If you have any experience with athletic supplements you may have heard of the product ZMA, which stands for Zinc, Magnesium, and vitamin B-6. The recommended dose of three capsules per day (for men) provides a total of 30 milligrams of zinc, 450 milligrams of magnesium, and 10.5 milligrams of vitamin B-6. Companies that manufacture ZMA claim that supplementation can increase testosterone production, and therefore increase strength and performance. This sounds great, right? It would be if these claims were true. Unfortunately, they are not.
When ZMA first came out it came with a research backed guarantee that it was effective. Little did the public know that the research was done by the manufacturer, so it was far from a credible study. The manufacturer also claimed that the study had been published in Medicine and Science in Sports and Exercise, which was actually untrue. Both these claims led to a huge generation of interest among prospective bodybuilders and athletes alike, and the dude’s revenue skyrocketed. A quick warning, many people in the supplement industry will do anything for a quick buck, so don’t be quick to trust companies “guarantees”.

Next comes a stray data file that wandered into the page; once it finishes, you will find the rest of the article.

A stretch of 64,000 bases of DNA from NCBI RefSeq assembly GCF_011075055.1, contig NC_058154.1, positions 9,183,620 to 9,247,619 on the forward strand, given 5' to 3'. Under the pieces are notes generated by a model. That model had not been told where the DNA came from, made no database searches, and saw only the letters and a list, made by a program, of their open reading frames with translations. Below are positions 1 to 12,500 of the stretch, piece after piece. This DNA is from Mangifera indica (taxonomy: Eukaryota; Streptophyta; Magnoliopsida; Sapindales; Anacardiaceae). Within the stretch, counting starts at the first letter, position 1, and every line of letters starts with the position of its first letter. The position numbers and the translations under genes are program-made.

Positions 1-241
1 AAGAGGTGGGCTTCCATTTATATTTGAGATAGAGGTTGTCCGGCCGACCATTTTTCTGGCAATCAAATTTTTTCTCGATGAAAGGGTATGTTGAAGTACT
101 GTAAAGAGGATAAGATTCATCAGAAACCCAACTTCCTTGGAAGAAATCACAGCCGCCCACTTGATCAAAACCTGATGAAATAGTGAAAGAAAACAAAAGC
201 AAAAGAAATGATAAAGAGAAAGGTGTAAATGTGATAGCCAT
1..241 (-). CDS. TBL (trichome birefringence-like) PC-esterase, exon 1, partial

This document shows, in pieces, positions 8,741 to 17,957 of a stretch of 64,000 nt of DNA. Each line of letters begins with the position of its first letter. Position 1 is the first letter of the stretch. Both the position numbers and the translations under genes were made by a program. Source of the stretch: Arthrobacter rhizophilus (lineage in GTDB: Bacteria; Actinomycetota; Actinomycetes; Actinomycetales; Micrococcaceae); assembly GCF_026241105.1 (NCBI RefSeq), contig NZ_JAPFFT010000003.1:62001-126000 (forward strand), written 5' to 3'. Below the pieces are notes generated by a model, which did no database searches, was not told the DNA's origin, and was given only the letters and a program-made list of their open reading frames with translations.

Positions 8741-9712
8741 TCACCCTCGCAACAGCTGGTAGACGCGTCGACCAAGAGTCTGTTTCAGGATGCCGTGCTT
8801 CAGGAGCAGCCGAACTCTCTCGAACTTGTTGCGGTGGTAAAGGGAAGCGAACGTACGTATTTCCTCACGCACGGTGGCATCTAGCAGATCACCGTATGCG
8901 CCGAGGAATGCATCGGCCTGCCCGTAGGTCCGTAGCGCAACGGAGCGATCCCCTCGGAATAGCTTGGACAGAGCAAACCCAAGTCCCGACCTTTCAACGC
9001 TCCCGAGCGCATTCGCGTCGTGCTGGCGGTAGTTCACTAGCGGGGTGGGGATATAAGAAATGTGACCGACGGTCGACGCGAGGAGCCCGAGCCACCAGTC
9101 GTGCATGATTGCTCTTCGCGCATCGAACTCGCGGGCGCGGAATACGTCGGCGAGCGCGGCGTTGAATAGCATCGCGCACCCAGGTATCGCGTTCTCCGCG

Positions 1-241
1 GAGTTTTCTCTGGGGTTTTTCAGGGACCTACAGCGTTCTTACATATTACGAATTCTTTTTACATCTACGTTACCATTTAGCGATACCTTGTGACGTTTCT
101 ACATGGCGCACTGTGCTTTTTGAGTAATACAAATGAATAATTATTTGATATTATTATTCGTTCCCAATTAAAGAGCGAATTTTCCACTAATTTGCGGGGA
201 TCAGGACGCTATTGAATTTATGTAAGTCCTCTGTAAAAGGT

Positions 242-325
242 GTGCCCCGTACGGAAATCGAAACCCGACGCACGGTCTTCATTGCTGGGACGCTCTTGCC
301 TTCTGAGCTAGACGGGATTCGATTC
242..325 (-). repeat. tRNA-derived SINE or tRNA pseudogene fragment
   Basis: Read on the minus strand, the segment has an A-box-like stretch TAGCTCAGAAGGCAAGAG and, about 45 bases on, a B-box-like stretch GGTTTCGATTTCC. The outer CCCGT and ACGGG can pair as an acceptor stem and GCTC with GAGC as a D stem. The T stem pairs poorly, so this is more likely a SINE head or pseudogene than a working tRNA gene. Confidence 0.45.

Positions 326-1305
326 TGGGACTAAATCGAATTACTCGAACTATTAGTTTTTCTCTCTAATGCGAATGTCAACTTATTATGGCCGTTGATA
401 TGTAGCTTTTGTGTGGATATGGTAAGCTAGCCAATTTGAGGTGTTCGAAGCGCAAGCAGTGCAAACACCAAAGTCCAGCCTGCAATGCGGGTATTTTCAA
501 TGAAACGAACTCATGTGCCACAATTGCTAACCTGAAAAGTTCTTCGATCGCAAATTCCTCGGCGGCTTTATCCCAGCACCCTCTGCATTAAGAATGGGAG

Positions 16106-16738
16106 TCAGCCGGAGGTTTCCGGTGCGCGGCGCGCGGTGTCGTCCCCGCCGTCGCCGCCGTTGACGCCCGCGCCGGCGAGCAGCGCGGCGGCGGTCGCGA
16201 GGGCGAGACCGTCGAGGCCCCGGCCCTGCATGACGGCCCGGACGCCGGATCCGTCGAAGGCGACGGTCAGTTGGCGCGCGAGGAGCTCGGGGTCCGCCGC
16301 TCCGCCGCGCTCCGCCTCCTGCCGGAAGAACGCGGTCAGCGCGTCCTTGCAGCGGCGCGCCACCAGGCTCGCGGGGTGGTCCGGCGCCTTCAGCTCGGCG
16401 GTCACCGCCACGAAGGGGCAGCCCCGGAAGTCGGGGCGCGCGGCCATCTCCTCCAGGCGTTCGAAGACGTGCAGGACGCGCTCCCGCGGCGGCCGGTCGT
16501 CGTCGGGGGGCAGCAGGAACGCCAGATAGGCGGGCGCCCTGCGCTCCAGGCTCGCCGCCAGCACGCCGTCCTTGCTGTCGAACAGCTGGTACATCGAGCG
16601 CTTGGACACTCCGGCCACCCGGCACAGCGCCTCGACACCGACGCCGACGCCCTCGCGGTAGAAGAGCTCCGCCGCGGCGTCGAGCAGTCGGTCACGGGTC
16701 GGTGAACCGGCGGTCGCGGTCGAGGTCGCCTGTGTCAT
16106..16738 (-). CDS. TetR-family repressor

A few years later some legitimate companies studied the effectiveness of certain ZMA supplements and guess what they found? ZMA does nothing. Zilch. Nada. Nothing, except, put a dent in your wallet. One group of researchers published a study that had their subjects ingest the exact dosage recommendation of ZMA and then monitored the concentration of androgen’s (which includes testosterone) in their subjects for 56 days. When compared to a placebo group, they found no difference. So as to the effects? It’s pretty clear that there are none.
You may wonder how companies can make such ludicrous claims that contain no inclination of truth to them. This can happen because the FDA does not review or authorize claims, so there is no one to regulate the myriad supplement on the market. The creator of ZMA saw an opportunity to start a lucrative business, and he took advantage of it. This is the way the supplement industry operates. So no, ZMA does not raise testosterone. And no, most supplements do not provide the benefits they claim. So if your going to invest in a supplement, first invest time into researching it and making sure that it can actually provide some potential benefits.